Benefits of Fiber
In my practice, I encourage people of all ages to incorporate more fiber into their diet. Most adults and children are consuming less than their daily requirements. When I do recommend fiber to people, the very next comment I usually receive is, “Those foods taste like cardboard!” After they tell me that, I start to review all the foods that provide fiber and the health benefits. Many fiber rich foods come from plant sources. Fresh or frozen fruits and vegetables, beans, peas, nuts, seeds and whole grains cereals, breads and pastas are some examples. Many other products that naturally do not contain fiber, for example yogurt and powdered drinks, are now adding fiber. The reason is because they know we are a culture of not eating a lot of fresh or frozen fruits and vegetables, so they add it to products people will consume.
There are two types of fiber and both are important:
1. Soluble fiber combines with the fluid we consume and coats your intestinal wall and binds to cholesterol and reduces amount that is absorbed; which can aid in lowering cholesterol. It also delays the absorption of glucose and helps with blood sugar control with diabetes. Main sources: oats, barley, flax seeds, beans, peas, lentils, oranges, apples, carrots and root vegetables.
2. Insoluble fiber aids in keeping the digestive system running smoothly. It aids in making stool softer and larger, which is easier to eliminate. This can decrease the amounts of cancer causing agents that can be deposited in the intestines, which can prevent certain types of cancer. Main sources: bran, nuts, seeds, whole wheat products and green leafy vegetables. If people consume their daily requirements, along with a diet low in fat and saturated fat, they may reap many health benefits. Benefits include lowering cholesterol or reducing the risk of elevated cholesterol levels, reducing the risk of developing type 2 diabetes or better controlling your blood sugars if you have type 2 diabetes, and it may also reduce your risk of developing colon cancer. Since fiber takes longer to digest, it can aid in satiety and may lead to weight loss. Plus, it can also aid in regular bowel movements.
- 1 to 3 year olds should get about 19g each day
- 4 to 8 year olds should get about 25g grams/day
- 9- to 13-year-old girls should get about 26g grams/day
- 9- to 13-year-old boys should get about 31g grams/day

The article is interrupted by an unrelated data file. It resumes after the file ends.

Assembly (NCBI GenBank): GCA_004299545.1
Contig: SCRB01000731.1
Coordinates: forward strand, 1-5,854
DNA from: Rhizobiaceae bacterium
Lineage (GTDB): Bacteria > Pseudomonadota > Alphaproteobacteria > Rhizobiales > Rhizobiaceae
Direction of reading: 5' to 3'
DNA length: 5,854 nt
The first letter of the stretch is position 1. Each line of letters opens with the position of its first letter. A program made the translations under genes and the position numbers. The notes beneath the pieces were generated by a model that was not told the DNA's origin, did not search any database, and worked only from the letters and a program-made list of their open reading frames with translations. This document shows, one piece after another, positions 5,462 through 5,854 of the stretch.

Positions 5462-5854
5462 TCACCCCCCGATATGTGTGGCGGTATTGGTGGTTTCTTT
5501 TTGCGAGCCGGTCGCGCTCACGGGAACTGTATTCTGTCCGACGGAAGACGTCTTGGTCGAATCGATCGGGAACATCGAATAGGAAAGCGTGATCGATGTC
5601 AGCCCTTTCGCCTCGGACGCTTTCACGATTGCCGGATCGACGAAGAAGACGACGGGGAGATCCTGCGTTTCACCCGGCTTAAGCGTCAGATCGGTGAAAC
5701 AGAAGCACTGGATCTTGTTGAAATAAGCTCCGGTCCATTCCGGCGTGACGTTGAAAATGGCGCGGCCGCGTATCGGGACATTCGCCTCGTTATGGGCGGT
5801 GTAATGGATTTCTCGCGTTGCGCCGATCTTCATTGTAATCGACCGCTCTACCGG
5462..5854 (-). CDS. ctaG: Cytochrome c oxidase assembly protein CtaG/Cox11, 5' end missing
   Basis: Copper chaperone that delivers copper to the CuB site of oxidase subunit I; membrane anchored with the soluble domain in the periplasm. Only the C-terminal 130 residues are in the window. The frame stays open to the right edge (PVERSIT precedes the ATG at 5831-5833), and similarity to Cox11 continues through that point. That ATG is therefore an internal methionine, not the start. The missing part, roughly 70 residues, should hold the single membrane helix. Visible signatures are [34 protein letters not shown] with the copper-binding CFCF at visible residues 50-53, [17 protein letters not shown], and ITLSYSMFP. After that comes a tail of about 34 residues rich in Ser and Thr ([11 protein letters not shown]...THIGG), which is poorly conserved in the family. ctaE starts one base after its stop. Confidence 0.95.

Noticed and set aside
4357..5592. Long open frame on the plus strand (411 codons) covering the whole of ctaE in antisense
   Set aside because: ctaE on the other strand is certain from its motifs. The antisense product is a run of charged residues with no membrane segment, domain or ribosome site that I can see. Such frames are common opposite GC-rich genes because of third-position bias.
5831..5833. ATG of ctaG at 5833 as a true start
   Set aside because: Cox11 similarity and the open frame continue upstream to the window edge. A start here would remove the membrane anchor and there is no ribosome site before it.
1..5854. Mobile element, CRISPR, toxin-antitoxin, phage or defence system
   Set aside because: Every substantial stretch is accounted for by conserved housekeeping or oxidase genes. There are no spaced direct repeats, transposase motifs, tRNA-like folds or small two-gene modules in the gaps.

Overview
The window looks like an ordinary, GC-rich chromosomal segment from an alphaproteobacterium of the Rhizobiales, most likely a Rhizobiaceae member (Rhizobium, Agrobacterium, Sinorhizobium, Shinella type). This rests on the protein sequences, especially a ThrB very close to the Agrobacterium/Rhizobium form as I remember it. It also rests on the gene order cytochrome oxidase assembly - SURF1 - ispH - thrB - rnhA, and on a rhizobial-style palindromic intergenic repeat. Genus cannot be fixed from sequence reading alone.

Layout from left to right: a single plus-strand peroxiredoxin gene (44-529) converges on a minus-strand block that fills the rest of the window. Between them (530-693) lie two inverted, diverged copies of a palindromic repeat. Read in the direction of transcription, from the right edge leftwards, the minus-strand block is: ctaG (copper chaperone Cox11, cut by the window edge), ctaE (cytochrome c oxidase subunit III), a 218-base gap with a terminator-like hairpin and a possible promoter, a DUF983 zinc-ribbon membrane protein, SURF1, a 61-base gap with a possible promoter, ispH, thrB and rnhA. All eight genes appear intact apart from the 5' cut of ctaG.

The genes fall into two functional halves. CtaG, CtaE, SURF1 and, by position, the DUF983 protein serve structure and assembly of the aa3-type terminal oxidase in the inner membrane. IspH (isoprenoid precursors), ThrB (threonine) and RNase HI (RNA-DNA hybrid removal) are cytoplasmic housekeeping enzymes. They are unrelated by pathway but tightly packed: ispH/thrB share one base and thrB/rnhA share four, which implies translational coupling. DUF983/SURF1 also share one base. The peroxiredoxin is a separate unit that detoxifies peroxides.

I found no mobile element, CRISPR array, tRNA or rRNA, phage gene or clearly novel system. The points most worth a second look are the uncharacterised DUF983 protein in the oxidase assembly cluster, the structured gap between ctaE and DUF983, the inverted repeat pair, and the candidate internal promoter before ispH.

- 4- to 18-year-old girls should get about 26g grams/day
- 14- to 18-year-old boys should get about 38g grams/day
- Adult males, under the age of 50 should get about 38 grams/day
- Adult males, over the age of 50 should get about 30 grams/day
- Adult females, under the age of 50 should get about 25 grams/day
- Adult females, over the age of 50 should get about 21 grams/day
Here are some ideas where people can make some small changes in order to increase fiber and decrease calories.
WHY DON’T AMERICANS GET ENOUGH FIBER?
People are stuck on convenience. One thing people do not stop to think about is that grabbing a fresh piece of fruit or a vegetable, versus a baked good or candy bar is convenient. Choosing whole foods, or other fiber rich snacks, can be more satisfying, lower in calories and fat. Habits form out of repetition and if people keep grabbing for foods that are high in fat and calories, they will be worried about more health concerns than their waistline. The average American consumes about 14 grams of fiber a day!! This is about half of what they actually need. Slowly adding fiber daily is recommended. Remember, to also maintain adequate hydration. If a lot of fiber is added all at once, you may experience abdominal pain, gas and bloating. Make sure that most of the fluids consumed are non-caffeinated to aid in adequate hydration. If weight is a concern, make sure those fluids are also no calorie/low calorie fluids.
It is recommended to consume “5 a Day” from fruits and vegetables. This is what is recommended to school aged children. The recommendations for women are seven servings a day and nine servings a day for men. We are now encouraging adults to aim for a minimum of five servings a day, because most of them do not consume their recommended amounts. People have to keep reminding themselves that whole fruits and vegetables are the lowest in calories, contain no fat and have adequate amounts of fiber. If you add them to any meal or snack, it can decrease the amount of calories and fat consumed and increase fiber. Fiber is like the “wonder pill” everyone is looking for. The only problem is that people don’t want to make healthy lifestyle changes, consistently, to reap all of the great health benefits. Why not start now?
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This post originally appeared on our September/October 2010 Magazine